Leading Academics at Park Partners Earlham Institute and the University of East Anglia (UEA) are recognised for their commitment to making an impact through their research at the eleventh UEA Engagement Awards, which takes place on 12 June.
The Earlham Institute (EI) brought the Pink Pigeon Trail to the Norwich Science Festival 2018 and it was a huge success. Led by the Communications Team at EI, the Pink Pigeon trail set to highlight the plight of a bird that was, until recently, set to go the same way as its cousin, the Dodo.
The parallels are quite staggering, in fact, as the bird is endemic to the island of Mauritius in the Indian Ocean. That was until Gerald Durrell decided that ten pigeons were not a sustainable number and set a conservation programme underway that has seen their numbers rise to around 400 today.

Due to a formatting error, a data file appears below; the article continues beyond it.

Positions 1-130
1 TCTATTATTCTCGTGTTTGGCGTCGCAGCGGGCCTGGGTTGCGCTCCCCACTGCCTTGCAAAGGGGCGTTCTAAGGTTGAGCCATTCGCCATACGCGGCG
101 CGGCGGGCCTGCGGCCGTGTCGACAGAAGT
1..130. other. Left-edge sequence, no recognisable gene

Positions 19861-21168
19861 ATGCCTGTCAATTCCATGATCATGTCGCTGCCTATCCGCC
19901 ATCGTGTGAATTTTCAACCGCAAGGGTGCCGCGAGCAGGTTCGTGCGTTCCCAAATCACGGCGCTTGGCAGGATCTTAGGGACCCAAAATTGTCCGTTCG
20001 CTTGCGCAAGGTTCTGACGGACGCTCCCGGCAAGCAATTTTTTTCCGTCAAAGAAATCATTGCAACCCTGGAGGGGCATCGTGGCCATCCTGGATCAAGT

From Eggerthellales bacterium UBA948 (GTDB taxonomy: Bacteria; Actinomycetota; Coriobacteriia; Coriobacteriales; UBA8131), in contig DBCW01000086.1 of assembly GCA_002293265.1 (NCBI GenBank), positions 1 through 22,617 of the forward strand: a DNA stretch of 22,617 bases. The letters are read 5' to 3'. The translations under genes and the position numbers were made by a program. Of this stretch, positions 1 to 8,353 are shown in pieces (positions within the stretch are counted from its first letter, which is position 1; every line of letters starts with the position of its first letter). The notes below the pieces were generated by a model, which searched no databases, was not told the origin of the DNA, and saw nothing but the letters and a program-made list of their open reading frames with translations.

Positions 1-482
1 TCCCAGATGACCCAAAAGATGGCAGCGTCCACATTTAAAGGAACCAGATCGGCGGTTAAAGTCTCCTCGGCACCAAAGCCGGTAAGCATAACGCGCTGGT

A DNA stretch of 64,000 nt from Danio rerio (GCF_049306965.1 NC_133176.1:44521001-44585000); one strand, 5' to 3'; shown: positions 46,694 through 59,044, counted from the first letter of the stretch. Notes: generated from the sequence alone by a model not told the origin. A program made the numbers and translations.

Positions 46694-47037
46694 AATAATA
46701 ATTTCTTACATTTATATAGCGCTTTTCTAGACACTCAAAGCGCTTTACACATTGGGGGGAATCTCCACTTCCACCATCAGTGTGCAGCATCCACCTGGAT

A success, you might think. Yet, the pink pigeon remains threatened. For a start, the amount of native forest on Mauritius is meagre, covering less than 5% of the land, therefore, the pink pigeon doesn’t have far to roam, fly and roost.
More interestingly for PhD Student Camilla Ryan at EI and UEA, who jointly won the Project Award with Science Communications & Outreach Manager Dr Peter Bickerton, the pink pigeon population has been forced through quite a severe bottleneck, which means that the surviving population lacks genetic diversity.
A lack of genetic diversity afflicts a great range of threatened species and better understanding how this puts them at greater risk of disease and climate change is of great importance when informing conservation efforts. It might be that better understanding the population genetics of such species can help breeding programmes, introducing much needed diversity from zoo specimens, for example.
For the full article, head over to Earlham Institute's Website